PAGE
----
Reading Darkness to Find the Light

In times of crisis, what should we read? Should we read books that expose the dark side of humanity, or should we seek instead more uplifting books? Readers (and film-goers) today seem to fall into one or the other category. People are either going for Animal Farm1984, or It Can’t Happen Here, or they are indulging in more feel-good novels like Three Things About Elsie, A Man Called Ove, and Eleanor Oliphant is Completely Fine. I fall in the first category.

I must admit that I am by default somewhat of a pessimist. I am not surprised by evil in the world because I believe that humans are tempted by selfishness. That being said, I have spent the past two years actively trying to be more optimistic. Consequently, I am much less cynical than I used to be. I’m certainly much friendlier.

But I am increasingly drawn to dark fiction and histories that explore atrocities. My current project explores responses to the trial of Louis de Berquin, a 16th century Lutheran executed for heresy. I have scoured Inquisition registers and read treatises in defense of the enslavement of indigenous people (such as Sepúlveda’s), in hopes of “understanding” and recognizing today the arguments people have historically given for violence. There’s nothing new about the rhetoric white supremacists use to defend their xenophobic, misogynistic, and racist beliefs.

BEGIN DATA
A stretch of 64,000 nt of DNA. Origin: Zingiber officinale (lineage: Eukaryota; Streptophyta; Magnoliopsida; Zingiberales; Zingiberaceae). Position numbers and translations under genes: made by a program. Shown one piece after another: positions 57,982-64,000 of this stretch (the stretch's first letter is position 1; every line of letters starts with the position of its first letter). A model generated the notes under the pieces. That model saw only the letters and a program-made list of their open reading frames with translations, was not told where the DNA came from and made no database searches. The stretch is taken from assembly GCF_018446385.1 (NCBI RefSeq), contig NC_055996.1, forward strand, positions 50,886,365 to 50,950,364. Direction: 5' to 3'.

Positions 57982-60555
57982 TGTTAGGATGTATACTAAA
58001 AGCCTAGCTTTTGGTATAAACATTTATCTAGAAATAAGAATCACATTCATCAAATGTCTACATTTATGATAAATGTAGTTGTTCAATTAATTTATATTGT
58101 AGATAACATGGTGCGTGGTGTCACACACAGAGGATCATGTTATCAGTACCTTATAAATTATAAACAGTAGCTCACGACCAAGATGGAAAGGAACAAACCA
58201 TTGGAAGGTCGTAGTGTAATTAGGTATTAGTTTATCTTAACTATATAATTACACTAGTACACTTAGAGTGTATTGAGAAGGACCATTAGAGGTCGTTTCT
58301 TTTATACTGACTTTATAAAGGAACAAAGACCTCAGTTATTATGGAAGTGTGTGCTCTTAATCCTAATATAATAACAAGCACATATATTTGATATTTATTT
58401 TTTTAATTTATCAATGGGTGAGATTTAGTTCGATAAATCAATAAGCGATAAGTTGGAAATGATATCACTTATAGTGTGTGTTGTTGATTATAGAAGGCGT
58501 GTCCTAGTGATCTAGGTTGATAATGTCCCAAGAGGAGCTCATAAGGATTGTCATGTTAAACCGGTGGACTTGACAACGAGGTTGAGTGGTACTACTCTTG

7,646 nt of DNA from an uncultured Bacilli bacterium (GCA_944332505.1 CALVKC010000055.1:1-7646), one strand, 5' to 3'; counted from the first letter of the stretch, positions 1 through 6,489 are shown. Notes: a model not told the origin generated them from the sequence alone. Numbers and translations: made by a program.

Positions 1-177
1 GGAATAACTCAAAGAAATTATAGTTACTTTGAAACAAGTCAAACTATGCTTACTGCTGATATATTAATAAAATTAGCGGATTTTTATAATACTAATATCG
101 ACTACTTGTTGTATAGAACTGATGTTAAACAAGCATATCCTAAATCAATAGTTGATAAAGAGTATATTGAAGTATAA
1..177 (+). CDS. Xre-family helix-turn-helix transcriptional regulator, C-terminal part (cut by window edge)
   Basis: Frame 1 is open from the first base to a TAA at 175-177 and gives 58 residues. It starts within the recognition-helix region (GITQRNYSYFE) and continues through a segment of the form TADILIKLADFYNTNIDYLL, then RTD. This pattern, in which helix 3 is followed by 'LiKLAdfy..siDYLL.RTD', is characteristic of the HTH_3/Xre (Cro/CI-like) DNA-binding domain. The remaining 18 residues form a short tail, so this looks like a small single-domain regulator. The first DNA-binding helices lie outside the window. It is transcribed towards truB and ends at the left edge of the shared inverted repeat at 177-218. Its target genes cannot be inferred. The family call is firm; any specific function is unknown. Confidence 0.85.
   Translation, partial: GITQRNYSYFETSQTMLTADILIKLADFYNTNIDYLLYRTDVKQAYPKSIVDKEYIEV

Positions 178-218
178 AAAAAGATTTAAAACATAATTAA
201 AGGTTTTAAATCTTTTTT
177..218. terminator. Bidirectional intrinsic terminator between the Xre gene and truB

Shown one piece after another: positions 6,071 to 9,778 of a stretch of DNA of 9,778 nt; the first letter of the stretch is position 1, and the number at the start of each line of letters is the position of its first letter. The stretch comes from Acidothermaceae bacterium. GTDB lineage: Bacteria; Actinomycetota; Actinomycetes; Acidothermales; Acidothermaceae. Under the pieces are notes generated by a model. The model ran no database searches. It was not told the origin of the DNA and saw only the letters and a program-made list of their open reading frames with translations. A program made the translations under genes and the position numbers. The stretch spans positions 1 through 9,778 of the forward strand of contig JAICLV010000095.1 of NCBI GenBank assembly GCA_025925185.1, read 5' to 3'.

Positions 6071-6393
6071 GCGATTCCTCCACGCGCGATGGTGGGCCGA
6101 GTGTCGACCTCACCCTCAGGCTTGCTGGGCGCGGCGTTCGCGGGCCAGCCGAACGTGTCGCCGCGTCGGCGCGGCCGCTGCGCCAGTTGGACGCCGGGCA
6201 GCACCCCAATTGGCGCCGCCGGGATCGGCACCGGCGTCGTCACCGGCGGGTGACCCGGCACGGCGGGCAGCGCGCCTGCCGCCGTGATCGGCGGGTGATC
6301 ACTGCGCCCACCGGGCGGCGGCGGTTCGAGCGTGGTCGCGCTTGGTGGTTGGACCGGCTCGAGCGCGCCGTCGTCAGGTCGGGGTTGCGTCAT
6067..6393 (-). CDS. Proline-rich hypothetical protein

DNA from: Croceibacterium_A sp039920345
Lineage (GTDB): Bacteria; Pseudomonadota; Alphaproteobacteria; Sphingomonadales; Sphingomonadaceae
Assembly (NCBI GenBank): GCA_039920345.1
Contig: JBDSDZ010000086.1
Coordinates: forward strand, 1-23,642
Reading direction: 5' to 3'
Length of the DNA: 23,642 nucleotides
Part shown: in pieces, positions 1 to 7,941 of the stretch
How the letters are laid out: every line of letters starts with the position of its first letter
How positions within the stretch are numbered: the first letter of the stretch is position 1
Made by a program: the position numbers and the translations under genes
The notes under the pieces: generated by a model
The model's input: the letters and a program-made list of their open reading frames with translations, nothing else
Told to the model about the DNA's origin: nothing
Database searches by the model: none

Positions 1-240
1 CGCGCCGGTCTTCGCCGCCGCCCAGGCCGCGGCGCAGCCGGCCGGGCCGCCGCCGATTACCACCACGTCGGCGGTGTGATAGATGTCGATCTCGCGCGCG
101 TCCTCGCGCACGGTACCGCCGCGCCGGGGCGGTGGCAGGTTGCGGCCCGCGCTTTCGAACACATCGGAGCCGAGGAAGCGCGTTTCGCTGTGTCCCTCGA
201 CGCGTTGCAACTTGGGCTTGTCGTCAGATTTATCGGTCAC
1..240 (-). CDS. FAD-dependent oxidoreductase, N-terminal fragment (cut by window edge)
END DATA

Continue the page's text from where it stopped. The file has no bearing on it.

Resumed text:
I guess I feel a responsibility to put my linguistic and historical skills in the service of social reform. It is important to note that there have always been dissenters, like Bartolomé de las Casas or Erasmus, who challenged dominant perspectives on social issues. Still, studying the rhetoric of unpleasant treatises has made me more sensitive to the language politicians throw around in the public square. Perhaps it is because I am more informed that I am less cynical. When all arguments appear equally dazzling, you don’t know what is true and what is false.

Furthermore, literature has taught me to trust my heart as well as my mind. Over and over again, medieval/Renaissance treatises in defense of violence privileged reason over feeling. Sepúlveda appealed to Aristotle in defense of the enslavement of the indigenous people of the “New World”. When we tell others to suppress their feelings, we are asking them to deny a part of their humanity. The deeper I dig into history, the more I realize how essential pity and mercy are to good, ethical decision-making. I am also reminded that reform is possible. Those treatises didn’t have the last word.

Although I do not know what we should be reading in this period of crisis, I do know from personal experience that reading unpleasant works has made me less, not more, cynical. They have inspired me to take action in order to nip hatred in the bud. Consider that the far-right is populated with some of the most cynical people you’ll ever encounter. Their prejudices and conspiracy theories come from a place of fear. And predictably, they have a poor knowledge of history.